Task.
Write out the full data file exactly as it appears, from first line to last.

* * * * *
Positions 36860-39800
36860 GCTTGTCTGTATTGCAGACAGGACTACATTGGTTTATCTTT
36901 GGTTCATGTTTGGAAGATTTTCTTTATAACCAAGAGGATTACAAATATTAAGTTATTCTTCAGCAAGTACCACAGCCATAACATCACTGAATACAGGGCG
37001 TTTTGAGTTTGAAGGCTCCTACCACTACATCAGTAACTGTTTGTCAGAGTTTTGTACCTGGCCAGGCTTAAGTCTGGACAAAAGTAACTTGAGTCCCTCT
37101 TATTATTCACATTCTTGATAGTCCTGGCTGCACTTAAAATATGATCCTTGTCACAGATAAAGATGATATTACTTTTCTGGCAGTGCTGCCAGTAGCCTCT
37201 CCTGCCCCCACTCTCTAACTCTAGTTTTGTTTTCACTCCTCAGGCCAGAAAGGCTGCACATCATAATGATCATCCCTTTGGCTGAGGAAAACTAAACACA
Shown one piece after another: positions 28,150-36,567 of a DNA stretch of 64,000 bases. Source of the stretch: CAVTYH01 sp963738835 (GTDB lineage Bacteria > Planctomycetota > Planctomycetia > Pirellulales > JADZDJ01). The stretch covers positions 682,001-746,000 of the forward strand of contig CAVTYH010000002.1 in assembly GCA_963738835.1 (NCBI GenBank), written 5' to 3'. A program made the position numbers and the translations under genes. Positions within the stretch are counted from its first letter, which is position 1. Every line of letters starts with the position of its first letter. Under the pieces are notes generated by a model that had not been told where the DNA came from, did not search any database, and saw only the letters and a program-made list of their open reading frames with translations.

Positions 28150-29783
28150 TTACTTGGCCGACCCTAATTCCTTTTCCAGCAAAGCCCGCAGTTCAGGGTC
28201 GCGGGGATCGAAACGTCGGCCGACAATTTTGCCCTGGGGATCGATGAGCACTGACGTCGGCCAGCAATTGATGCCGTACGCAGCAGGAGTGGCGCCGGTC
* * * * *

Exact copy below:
Positions 36860-39800
36860 GCTTGTCTGTATTGCAGACAGGACTACATTGGTTTATCTTT
36901 GGTTCATGTTTGGAAGATTTTCTTTATAACCAAGAGGATTACAAATATTAAGTTATTCTTCAGCAAGTACCACAGCCATAACATCACTGAATACAGGGCG
37001 TTTTGAGTTTGAAGGCTCCTACCACTACATCAGTAACTGTTTGTCAGAGTTTTGTACCTGGCCAGGCTTAAGTCTGGACAAAAGTAACTTGAGTCCCTCT
37101 TATTATTCACATTCTTGATAGTCCTGGCTGCACTTAAAATATGATCCTTGTCACAGATAAAGATGATATTACTTTTCTGGCAGTGCTGCCAGTAGCCTCT
37201 CCTGCCCCCACTCTCTAACTCTAGTTTTGTTTTCACTCCTCAGGCCAGAAAGGCTGCACATCATAATGATCATCCCTTTGGCTGAGGAAAACTAAACACA
Shown one piece after another: positions 28,150-36,567 of a DNA stretch of 64,000 bases. Source of the stretch: CAVTYH01 sp963738835 (GTDB lineage Bacteria > Planctomycetota > Planctomycetia > Pirellulales > JADZDJ01). The stretch covers positions 682,001-746,000 of the forward strand of contig CAVTYH010000002.1 in assembly GCA_963738835.1 (NCBI GenBank), written 5' to 3'. A program made the position numbers and the translations under genes. Positions within the stretch are counted from its first letter, which is position 1. Every line of letters starts with the position of its first letter. Under the pieces are notes generated by a model that had not been told where the DNA came from, did not search any database, and saw only the letters and a program-made list of their open reading frames with translations.

Positions 28150-29783
28150 TTACTTGGCCGACCCTAATTCCTTTTCCAGCAAAGCCCGCAGTTCAGGGTC
28201 GCGGGGATCGAAACGTCGGCCGACAATTTTGCCCTGGGGATCGATGAGCACTGACGTCGGCCAGCAATTGATGCCGTACGCAGCAGGAGTGGCGCCGGTC